Synchrony of Anterior Cingulate Cortex and Insular-Striatal Activation Predicts Ambiguity Aversion in Individuals with Low Impulsivity



Jung, Y.-C., Schulte, T., Mller-Oehring, E. M., Hawkes, W., Namkoong, K., Pfefferbaum, A., & Sullivan, E. V. (2014). Synchrony of anterior cingulate cortex and insular-striatal activation predicts ambiguity aversion in individuals with low impulsivity. Cerebral Cortex, 24(5), 1397-1408.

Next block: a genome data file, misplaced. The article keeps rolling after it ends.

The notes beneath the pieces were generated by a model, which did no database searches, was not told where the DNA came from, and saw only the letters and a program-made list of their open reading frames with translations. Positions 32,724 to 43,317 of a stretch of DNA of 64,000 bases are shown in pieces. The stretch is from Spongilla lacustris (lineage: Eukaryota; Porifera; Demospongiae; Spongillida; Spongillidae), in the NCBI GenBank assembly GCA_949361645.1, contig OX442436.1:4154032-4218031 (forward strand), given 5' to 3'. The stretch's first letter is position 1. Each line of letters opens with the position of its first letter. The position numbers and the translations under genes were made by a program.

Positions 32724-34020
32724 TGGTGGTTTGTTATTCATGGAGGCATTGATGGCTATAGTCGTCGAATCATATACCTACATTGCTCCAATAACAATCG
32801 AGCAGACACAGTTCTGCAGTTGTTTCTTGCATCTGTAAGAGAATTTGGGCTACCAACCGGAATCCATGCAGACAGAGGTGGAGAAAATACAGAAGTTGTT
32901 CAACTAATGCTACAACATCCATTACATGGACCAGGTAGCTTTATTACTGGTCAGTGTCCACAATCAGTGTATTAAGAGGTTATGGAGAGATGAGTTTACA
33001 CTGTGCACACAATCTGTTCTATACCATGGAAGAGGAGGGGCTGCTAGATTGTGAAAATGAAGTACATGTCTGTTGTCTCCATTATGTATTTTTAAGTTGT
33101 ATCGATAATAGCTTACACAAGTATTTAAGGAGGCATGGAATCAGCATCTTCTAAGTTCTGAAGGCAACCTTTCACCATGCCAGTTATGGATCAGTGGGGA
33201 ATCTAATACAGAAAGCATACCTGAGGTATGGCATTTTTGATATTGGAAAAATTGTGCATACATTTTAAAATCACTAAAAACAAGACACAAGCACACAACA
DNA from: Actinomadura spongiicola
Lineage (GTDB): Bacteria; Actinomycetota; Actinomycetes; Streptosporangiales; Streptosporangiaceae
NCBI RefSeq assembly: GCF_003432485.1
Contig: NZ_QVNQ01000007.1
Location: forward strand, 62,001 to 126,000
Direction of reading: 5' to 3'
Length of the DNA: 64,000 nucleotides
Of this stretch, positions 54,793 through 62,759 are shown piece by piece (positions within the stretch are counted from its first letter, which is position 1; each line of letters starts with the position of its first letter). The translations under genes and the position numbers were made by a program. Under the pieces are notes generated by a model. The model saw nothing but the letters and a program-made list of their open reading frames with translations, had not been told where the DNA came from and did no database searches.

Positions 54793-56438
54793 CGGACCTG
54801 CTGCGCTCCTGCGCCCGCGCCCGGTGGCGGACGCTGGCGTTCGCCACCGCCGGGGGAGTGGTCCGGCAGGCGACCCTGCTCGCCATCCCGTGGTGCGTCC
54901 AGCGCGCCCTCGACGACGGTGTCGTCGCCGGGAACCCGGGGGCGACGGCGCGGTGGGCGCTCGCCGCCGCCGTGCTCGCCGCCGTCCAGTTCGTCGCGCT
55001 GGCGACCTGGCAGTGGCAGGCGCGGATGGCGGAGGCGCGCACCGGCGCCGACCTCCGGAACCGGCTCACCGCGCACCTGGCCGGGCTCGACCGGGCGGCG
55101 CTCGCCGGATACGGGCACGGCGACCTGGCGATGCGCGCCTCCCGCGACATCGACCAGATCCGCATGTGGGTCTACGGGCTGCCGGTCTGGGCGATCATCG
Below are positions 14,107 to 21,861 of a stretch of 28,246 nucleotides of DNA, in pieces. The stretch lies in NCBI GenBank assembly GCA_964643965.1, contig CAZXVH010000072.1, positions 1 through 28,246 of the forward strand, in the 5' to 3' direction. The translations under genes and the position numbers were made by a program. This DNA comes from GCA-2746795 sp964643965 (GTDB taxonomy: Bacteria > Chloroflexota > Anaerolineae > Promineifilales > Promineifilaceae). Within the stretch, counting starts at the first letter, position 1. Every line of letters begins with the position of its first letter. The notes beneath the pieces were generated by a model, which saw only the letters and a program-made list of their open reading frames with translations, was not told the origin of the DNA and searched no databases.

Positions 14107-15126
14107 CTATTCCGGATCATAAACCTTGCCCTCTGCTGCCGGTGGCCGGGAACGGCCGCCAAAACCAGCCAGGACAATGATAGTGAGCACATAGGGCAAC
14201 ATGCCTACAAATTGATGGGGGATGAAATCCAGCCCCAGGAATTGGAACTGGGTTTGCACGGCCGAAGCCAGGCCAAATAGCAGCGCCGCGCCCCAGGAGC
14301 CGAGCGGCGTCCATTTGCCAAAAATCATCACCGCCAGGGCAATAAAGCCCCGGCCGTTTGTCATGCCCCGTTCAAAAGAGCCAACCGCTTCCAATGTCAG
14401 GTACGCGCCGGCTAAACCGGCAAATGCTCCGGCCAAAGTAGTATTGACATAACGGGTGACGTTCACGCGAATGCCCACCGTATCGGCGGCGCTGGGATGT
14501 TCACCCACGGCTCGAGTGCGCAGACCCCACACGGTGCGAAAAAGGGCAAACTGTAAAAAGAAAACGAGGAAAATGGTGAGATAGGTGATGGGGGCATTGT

Personal attitude toward ambiguity contributes to individual differences in decision making in uncertain situations. Operationally, these attitudes reflect the various coping strategies elected to overcome the limited information. A key brain region involved in cognitive control for performance adjustments is the dorsal anterior cingulate cortex (dACC). To test how dACC functional network connectivity would be modulated by uncertainty and differ between individuals, 24 healthy participants underwent functional MRI in 3 sequential runs: 1 resting-state and 2 decision-making task runs. Individuals with lower nonplanning impulsiveness made greater use of a Pass option and avoided uncertain ambiguous situations. Seed-based functional connectivity analysis during the task runs revealed that stronger activation synchrony between the left dACC and the right anterior insula correlated with greater use of a Pass response option. During the resting-state, stronger resting-state functional connectivity between the left dACC and the ventral striatum predicted the adoption of Pass as a behavioral strategy and correlated with stronger task-activated synchrony between the dACC and the right anterior insula. Our findings indicate that that the synchrony between the dACC and insula-striatal circuitry was greater in individuals with low compared with high nonplanning impulsiveness and contributed to adopting Pass as a useful behavioral strategy.

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